Tag: world class usa striker

Why Doesn’t US Soccer Produce Homegrown Strikers?

Soccer has been gaining popularity in the US ever since World Cup 1994.  Soccer is the most played youth sport in the US.  The MLS now averages over 17,100 fans per game, about the same as the NBA and NHL.  Seattle’s average attendance is now 36,350 “and would have ranked ninth in the English Premier League, sixth in Spain’s La Liga, second in France’s Ligue 1 and fourth in Italy’s Serie A.” The national team has made some great progress and has started to get better results, advancing to the quarterfinals in 2002 and winning the group in 2010, plus 2nd place in 2009 confederations cup and a win over Spain.  But what’s holding the US national team back?  The most glaring deficiency is a world class striker.

There has never been a truly great US striker.  The closest is Brian McBride, a great player, but not truly world class.  The US has produced tons of world class goalkeepers (Casey Keller, Tim Howard, Brad Friedal, Tony Meola), a few midfielders (Claudio Reyna, Landon Donovan, Clint Dempsey) and good defenders (Alexi Lalas), but no strikers.

It’s maddening to watch many US games.  They have a decent buildup, good passing, but then the finish is just lacking.  In the US’s 2-0 win against Jamaica today, a real world class striker would have scored at least 4-5 more times.  It happens time and time again.   The US team is as or more athletic than any team in the world.  It has a good midfield, an amazing goalkeeper and a decent defense.  The biggest thing missing is a world class striker.

The US has not produced a striker with a nose for goal in the mold of Messi, Rooney, Torres, Teves, Drogba, Eto’o or even a Berbatov.  The last goal by a US striker in a World Cup was scored by Brian McBride on June 17 2002 in a 2-0 round of 16 win vs Mexico.   Since then, all 8 goals have been scored by midfielders.  Charlie Davis could have been that forward, be he almost died in a car crash and is still not back in form 2 years later.  Jozy Altidore shows flashes, but does not seem to have that killer, striker instinct.

So why is this?  I’ve been playing my whole life and reffing for 12 years now and i have a few theories.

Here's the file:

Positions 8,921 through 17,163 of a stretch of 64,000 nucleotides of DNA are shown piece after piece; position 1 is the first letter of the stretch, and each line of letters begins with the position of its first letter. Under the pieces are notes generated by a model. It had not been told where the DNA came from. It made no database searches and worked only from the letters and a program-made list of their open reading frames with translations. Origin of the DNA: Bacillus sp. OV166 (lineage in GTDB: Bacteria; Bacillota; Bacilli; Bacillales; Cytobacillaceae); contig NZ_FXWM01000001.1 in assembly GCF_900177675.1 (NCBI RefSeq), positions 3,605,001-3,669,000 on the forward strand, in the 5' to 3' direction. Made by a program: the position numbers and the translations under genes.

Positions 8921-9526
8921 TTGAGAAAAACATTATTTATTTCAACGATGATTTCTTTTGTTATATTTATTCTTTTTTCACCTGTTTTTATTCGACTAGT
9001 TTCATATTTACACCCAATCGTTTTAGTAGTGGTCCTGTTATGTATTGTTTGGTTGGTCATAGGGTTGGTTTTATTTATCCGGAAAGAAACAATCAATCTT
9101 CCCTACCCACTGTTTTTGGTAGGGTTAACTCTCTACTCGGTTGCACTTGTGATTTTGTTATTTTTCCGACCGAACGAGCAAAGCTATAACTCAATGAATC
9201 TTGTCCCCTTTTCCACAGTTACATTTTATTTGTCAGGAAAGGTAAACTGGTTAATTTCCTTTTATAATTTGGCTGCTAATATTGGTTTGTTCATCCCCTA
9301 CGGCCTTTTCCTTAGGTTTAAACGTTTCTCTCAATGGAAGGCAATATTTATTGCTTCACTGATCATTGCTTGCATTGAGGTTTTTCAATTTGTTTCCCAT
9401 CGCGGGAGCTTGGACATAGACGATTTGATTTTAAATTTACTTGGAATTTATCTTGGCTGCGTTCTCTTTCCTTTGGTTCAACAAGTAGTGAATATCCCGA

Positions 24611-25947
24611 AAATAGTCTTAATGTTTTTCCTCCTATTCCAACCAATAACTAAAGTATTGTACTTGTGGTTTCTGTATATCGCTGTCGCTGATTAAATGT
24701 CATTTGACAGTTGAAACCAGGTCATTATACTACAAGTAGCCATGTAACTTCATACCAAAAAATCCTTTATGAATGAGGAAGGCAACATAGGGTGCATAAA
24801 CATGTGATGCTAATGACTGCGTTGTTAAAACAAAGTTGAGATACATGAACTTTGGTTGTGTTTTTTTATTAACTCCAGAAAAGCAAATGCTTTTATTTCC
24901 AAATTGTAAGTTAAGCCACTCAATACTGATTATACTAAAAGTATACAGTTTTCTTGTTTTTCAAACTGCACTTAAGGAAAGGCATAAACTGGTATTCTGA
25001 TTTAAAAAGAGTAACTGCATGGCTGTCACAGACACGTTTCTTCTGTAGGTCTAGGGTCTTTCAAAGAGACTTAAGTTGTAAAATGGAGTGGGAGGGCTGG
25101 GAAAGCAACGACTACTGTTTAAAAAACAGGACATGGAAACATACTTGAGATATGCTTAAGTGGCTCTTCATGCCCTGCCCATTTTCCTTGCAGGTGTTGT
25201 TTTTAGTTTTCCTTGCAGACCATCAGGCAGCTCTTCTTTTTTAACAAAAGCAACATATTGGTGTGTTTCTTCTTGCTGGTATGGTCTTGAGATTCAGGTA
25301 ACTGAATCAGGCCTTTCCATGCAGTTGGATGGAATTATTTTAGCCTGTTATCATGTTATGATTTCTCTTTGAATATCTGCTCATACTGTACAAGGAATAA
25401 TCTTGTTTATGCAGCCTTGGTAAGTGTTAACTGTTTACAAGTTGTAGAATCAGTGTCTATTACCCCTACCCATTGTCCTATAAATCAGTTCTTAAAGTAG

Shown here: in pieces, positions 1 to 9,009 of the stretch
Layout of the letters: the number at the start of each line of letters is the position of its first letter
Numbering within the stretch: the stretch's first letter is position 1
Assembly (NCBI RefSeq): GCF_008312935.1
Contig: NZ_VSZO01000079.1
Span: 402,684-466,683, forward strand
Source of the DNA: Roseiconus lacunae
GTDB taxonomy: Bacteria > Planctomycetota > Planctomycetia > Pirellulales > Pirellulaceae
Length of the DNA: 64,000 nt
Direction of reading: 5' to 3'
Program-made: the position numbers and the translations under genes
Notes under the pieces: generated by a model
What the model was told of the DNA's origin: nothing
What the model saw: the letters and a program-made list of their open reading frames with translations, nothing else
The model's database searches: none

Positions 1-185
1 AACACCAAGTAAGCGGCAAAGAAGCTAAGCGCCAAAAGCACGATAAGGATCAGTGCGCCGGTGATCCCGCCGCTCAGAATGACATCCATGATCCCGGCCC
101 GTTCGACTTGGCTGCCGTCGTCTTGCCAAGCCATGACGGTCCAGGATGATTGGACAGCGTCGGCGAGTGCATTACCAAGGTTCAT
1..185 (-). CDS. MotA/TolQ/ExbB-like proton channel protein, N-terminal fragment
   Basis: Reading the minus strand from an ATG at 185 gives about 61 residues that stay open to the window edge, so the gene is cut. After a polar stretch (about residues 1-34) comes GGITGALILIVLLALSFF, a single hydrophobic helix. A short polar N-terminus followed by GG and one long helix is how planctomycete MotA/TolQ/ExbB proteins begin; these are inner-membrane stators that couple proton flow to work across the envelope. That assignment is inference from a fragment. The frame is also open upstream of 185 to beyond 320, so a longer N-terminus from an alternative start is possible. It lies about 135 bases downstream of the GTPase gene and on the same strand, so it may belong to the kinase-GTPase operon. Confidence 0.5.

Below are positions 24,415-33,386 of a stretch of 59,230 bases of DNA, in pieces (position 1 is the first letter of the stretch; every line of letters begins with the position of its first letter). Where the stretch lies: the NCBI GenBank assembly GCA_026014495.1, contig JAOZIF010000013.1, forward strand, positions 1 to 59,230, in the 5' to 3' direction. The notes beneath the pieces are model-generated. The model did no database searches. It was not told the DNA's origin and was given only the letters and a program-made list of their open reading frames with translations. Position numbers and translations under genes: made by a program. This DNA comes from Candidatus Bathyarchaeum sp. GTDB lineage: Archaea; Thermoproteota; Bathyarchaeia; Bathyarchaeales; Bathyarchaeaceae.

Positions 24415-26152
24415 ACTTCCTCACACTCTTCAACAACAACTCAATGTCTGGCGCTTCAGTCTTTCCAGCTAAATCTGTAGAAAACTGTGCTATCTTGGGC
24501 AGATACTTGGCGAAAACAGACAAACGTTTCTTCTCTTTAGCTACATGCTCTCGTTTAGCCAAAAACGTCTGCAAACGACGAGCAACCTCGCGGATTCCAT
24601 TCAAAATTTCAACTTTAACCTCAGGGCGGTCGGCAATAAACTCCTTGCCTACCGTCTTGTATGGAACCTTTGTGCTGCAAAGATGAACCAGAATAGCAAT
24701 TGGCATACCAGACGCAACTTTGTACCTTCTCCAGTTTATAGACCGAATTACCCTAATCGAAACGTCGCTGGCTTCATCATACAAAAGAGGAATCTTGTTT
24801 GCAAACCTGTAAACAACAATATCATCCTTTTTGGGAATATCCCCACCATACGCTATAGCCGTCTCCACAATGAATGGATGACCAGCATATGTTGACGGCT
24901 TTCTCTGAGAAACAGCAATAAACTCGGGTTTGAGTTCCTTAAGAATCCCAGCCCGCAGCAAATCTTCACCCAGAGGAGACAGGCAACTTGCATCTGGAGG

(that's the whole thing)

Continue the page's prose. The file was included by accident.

When we start playing in organized leagues at age 4 or 5, the rest of the world is still playing in the park.  We play way too many full sided games way too early, don’t practice enough or play enough pickup games.  Even when kids are 4 or 5, the point of games is far too often to get a win, not to develop your skills.  We are always playing on grass, while the rest of the world grows up playing on pavement, tennis courts, gravel, dirt or artificial surfaces.  When young players in the rest of the world move to grass, the ball moves slow and they can do anything.  We have too many coaches who stifle our imagination with tactics that work when we are young, at the expense of true technical quality.

The other issue is sportsmanship.  When a striker scores a ton in an organized league, the coach takes him out, or puts him in on defense or midfield and tells him not to run up the score.  In other countries, the goal scorer keeps on scoring in pickup games.  He’s picked first when people are choosing teams.  An example.  When I was 10, I played on a team with a bunch of my friends.  We were really good and rarely lost.  My friend Jeremy and I were the leading goal scorers.  Every time we got up by a few goals, our coaches would put both of us on defense, or as the goalkeeper.  Obviously, neither of us had the talent to be an international, but imagine the true top players in the US who are stopped from scoring at a young age.  It kills their killer instinct that strikers need.

So how do we fix it?  If i were in charge of youth soccer in the US, here’s what I’d do.

1.  Don’t start with organized soccer until kids are older.  Instead, get kids together and have them play semi organized pickup games.  At the end of the “season” break kids into teams for a quick 2-3 week season to get them used to playing on a real field.  Scale back coaching.  They mostly stifle creativity.

2. Force young kids to practice on tennis courts, dirt and other artificial surfaces.  These surfaces are way faster, so when you go onto grass, everything is slow and you have amazing touch.  The typical soccer moms will hate this.

3. Get rid of the sportsmanship excuse.  Have less of a focus on winning and losing when kids are young and let a great goal scorer keep scoring to keep developing their skills.